Sunday, January 25, 2015

My pain was so valid


I'm grateful. I'm so grateful for the changes that have occurred in my life these past couple of months. I'm grateful for having an entire community of people that love and support me. I'm grateful for being in the process of falling in love with myself like I never have before.

Last year was intense. I was in a very dark place in my life despite everything going so well. After years of financial struggles, I finally had a great job that I loved; I also made the move from Jersey to New York. I was supposed to be happy. But instead I fell into a deep depression. Apparently, when you've been struggling all your life just to survive, you don't have space to deal with any past trauma that you were or are experiencing. Finding myself in a space where I could actually live comfortably, allowed me the mental space to deal with past traumatic experiences. When explaining this, I always refer to the "hierarchy of needs," coined by 20th Century psychologist Abraham Maslow. This pyramid details the different needs of human beings as a pyramid, with physiological and safety needs at the bottom and love, esteem, and self-actualization at the top in that respective order.

As soon as I stopped worrying about food or making the rent, I started living above those two needs, and so I found myself having dreams from my childhood and having levels of anxiety that were beyond my control. I essentially felt small, and insignificant. I wanted to disappear.

I can't believe the harm that I inflicted upon myself at that time. And yet I can. Hospital bills from when I was taken to the emergency room prove that it happened. I was so ashamed of the pain that I was feeling. So many people were telling me that I was blessed and lucky, that I had no reason to be sad. So many people were telling me that I needed to try harder. And taking anti-depressants only added to this shame. Now, working with mental health clinicians have taught me that the phrase "what doesn't kill you, makes you stronger" has been proven incorrect. The more trauma someone experiences, the more difficult it will be to live and the more likely that person is to resort to harmful ways of coping with emotional pain. Therefore, we must stop making people feel ashamed of their feelings. If you cut me, yes I will bleed. And those anti-depressants that I was taking at the time and that so many people told me I shouldn't take saved my life.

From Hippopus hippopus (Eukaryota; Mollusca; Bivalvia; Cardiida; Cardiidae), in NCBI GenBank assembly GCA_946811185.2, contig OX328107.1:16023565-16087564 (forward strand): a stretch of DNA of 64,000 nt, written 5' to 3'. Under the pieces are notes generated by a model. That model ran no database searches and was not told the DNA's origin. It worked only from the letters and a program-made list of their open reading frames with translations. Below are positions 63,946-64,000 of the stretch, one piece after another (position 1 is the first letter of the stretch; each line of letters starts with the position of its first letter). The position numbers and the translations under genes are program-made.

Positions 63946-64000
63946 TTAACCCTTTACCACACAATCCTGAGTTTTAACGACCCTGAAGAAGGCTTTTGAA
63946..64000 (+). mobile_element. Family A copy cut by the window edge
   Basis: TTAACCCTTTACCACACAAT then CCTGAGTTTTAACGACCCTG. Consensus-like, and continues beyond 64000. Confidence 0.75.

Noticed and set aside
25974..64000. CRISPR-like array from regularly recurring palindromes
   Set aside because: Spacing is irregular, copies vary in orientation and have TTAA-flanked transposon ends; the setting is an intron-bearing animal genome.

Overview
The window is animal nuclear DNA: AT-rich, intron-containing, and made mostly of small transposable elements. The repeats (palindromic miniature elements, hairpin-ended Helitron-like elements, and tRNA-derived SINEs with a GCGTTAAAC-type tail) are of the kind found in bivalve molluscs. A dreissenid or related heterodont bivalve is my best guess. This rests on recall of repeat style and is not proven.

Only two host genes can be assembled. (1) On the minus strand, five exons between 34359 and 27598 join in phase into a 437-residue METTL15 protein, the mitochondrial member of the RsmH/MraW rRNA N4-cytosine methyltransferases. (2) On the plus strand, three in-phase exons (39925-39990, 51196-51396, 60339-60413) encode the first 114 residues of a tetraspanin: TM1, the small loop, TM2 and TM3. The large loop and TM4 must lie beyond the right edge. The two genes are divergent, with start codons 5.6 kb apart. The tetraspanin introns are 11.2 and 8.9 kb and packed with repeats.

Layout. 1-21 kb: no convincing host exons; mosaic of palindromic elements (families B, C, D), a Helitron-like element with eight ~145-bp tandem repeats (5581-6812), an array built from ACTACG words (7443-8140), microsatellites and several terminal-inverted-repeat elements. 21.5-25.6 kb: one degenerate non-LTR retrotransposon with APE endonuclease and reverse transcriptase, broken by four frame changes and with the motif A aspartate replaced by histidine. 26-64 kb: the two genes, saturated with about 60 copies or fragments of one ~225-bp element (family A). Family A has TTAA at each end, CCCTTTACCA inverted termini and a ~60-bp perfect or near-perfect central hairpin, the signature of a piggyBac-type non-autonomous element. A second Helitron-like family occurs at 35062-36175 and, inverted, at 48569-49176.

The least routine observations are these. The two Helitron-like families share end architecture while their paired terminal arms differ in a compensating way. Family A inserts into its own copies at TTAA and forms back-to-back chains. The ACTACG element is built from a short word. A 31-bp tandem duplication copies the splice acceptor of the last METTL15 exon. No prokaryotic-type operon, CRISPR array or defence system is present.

So many people tried to invalidate my feelings, but my pain was so valid, even during the times when I didn't understand it. As I sit here, in tears, I know that the pain and anxiety are still lingering, and yet they are no longer taking over my life. And I'm beyond proud of myself for having come this far. I'm proud for having overcome that time when I had been so lost.

And now, I'm determined to live more fully and more truthfully.

You see, I am living for more than just the person who I am at this very moment; I am living for the many ancestors who survived so that I could be here today. I am living for more than just the person who I am at this very moment, but also for who I was last year, and for the insecure little girl that I was while growing up.

Throughout my life I felt so small and now all I wish to do is take up space. I want my presence to be felt in the room when I walk in. I want my words to resonate in everyone's ears. I want to be able to talk about my accomplishments without feeling like I'm inadequate or don't deserve them.  I also want to remind myself constantly that I'm beautiful. So much importance is placed in women's beauty, and so many standards of beauty are based on whiteness that I somehow had never felt whole. And now I want to feel that every aspect of me is beautiful, not just my figure and hair, but also my skin, my eyes, my lips, my nose, etc. I am beautiful. And I want to celebrate every aspect of me because every aspect is so damn worthy of celebration. 

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